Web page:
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'Q: PIC 16F84 drives caffeine [OT]'
1998\06\27@104730 by paulb

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Dr. Imre Bartfai wrote:

> the connection between caffeine and the frequency limit of flicker
> detection of the retina fascinates me (I believe it and I think I had
> experienced it).

 I'm interested in these stated effects of caffeine and nicotine.  The
Australian TV science show "Quantum" (not to be confused with "Beyond
2000") is presently re-running a series (probably BBC or such) called
"What's Your Poison?" about various popular drugs.  Nicotine is supposed
to make rats smarter for example and caffeine to do useful things.

 When they come out with these studies, or at least report them on
these shows, I'm never quiite sure how much they take accomodation into
account.  Take caffeine; OK, so it makes the retina respond faster; that
is, you give someone some and they can see faster flicker than they did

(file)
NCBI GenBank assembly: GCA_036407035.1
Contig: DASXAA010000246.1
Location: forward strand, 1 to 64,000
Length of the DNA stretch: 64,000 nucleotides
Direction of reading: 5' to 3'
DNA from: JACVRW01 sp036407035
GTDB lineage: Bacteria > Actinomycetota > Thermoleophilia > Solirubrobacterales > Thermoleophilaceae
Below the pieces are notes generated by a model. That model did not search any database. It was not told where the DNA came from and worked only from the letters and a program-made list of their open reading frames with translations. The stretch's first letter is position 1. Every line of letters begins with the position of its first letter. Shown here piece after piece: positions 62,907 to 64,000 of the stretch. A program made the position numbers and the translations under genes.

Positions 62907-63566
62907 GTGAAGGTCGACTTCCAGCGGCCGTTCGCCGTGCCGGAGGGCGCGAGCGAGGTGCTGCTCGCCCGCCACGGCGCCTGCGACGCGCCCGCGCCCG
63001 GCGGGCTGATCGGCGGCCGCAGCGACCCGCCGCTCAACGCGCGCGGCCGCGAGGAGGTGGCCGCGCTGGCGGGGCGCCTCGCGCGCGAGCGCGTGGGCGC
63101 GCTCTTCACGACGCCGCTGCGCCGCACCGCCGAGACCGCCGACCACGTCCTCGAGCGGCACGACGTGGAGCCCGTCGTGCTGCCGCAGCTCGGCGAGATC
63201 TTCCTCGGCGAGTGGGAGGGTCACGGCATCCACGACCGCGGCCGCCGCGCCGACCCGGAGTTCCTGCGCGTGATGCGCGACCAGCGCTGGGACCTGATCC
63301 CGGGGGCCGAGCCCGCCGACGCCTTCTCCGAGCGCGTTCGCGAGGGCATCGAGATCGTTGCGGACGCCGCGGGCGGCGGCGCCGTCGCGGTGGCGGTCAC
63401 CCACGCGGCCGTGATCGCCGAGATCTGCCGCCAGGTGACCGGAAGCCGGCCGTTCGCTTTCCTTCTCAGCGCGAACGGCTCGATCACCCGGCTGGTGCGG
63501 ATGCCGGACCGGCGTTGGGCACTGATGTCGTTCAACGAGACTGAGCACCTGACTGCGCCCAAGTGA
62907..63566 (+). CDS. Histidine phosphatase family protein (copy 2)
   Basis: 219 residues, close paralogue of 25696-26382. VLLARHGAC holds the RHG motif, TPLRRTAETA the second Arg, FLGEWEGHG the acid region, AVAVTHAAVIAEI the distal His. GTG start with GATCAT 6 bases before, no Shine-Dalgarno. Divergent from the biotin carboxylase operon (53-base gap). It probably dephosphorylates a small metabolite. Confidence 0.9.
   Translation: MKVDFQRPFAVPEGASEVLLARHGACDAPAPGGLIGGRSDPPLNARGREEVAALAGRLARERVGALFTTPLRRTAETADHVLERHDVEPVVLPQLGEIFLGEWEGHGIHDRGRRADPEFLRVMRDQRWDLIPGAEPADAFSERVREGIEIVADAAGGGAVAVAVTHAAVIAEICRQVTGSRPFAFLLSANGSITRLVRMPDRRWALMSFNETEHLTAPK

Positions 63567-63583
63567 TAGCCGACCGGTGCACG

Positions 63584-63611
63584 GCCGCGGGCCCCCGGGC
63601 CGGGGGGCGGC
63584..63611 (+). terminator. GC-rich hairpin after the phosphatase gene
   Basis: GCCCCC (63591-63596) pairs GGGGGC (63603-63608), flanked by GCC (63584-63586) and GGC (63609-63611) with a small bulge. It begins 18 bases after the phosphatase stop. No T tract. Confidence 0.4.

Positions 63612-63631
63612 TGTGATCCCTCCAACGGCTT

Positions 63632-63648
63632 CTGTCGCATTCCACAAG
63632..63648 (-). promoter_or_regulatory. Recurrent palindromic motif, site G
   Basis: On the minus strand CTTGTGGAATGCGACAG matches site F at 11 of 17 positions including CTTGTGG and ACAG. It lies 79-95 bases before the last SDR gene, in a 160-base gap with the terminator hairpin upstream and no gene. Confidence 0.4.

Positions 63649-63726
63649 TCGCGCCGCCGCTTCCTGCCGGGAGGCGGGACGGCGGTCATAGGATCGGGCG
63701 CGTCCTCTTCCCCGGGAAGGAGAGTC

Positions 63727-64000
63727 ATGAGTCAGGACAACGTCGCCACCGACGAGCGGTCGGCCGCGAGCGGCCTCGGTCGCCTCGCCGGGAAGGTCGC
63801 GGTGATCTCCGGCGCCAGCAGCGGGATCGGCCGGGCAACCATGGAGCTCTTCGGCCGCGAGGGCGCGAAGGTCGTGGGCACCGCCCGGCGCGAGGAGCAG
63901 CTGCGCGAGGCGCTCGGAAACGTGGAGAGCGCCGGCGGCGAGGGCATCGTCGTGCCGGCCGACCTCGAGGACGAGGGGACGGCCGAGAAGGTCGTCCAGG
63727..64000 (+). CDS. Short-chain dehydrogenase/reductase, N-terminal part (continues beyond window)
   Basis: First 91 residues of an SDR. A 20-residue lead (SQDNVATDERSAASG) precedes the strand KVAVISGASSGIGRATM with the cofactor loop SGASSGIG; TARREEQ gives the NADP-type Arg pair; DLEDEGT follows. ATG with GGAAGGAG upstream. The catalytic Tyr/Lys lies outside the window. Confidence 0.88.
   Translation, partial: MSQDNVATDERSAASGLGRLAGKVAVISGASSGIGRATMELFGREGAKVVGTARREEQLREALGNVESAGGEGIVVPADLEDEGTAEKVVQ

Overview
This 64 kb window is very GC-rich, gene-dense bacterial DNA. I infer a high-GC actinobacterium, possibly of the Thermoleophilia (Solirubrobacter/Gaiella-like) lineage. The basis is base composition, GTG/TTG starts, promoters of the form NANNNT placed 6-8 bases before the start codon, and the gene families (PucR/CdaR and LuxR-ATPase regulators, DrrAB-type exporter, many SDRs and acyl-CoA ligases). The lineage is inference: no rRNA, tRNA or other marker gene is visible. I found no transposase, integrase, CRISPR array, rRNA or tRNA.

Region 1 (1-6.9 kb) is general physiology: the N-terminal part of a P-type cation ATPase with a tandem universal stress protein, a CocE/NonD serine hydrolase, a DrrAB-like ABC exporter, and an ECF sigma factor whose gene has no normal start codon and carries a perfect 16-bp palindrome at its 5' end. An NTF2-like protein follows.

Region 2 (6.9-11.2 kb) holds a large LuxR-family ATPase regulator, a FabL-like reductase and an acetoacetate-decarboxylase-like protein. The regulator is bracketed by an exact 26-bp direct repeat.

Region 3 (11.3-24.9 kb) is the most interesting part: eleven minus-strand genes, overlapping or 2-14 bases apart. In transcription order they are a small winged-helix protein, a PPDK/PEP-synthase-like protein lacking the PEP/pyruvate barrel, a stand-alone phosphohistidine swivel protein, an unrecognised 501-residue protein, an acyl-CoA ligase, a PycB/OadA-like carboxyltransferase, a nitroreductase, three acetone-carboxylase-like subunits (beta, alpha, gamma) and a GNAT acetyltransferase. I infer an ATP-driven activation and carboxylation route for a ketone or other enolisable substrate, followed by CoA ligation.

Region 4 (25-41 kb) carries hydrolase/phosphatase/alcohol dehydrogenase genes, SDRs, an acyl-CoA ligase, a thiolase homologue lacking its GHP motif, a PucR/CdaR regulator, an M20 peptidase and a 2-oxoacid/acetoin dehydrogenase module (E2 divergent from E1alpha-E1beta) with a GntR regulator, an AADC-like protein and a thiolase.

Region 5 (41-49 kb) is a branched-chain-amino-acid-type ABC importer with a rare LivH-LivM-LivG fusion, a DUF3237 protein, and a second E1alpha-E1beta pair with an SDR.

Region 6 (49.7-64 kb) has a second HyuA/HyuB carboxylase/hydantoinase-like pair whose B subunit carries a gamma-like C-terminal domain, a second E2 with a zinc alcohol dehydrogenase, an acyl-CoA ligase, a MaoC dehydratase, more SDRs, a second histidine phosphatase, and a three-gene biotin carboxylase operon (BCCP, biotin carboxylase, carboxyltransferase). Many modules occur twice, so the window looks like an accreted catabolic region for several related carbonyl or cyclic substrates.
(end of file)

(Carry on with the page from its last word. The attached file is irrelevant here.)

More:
without it.  Fine.  You give it to someone who practically never
consumes it (like, incidentally, myself!) and *they* see flicker faster
than they did before.  Fine.

 What I want to know is; does the person who takes it all the time
perform significantly better *with* it than the person who never takes
it, *without* it.  My suspicion is that once the person *habituates* to
it, their "better" performance when drugged normalises so that in fact,
they are only a little better than they originally were, but definitely
sub-normal when non-drugged.  That's certainly how a lot of things, for
example narcotics, work.

 Cheers,
       Paul B.

1998\06\29@024730 by Dr. Imre Bartfai

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The argumentation in the last section in the letter is interesting.
However, I do not know whether it is proofed. I think the retina/caffeine
should not confused with another effect called "tachyphylaxy". It can be
shortly described following way:

if you give the subject (e. g.) daily the SAME dose of drug increasing the
blood pressure, the effect decreases, and finally, it will be the
opposite, i. e. the blood pressure will decrease. How? While the drug
acts, the organism will compensate. The effect diminishes, but the
compensation remains, so, finally, you get the inverse effect. That's why
a lot of medicament should be changed during a treatment of a particular
disease.

Imre


On Sat, 27 Jun 1998, Paul B. Webster VK2BZC wrote:

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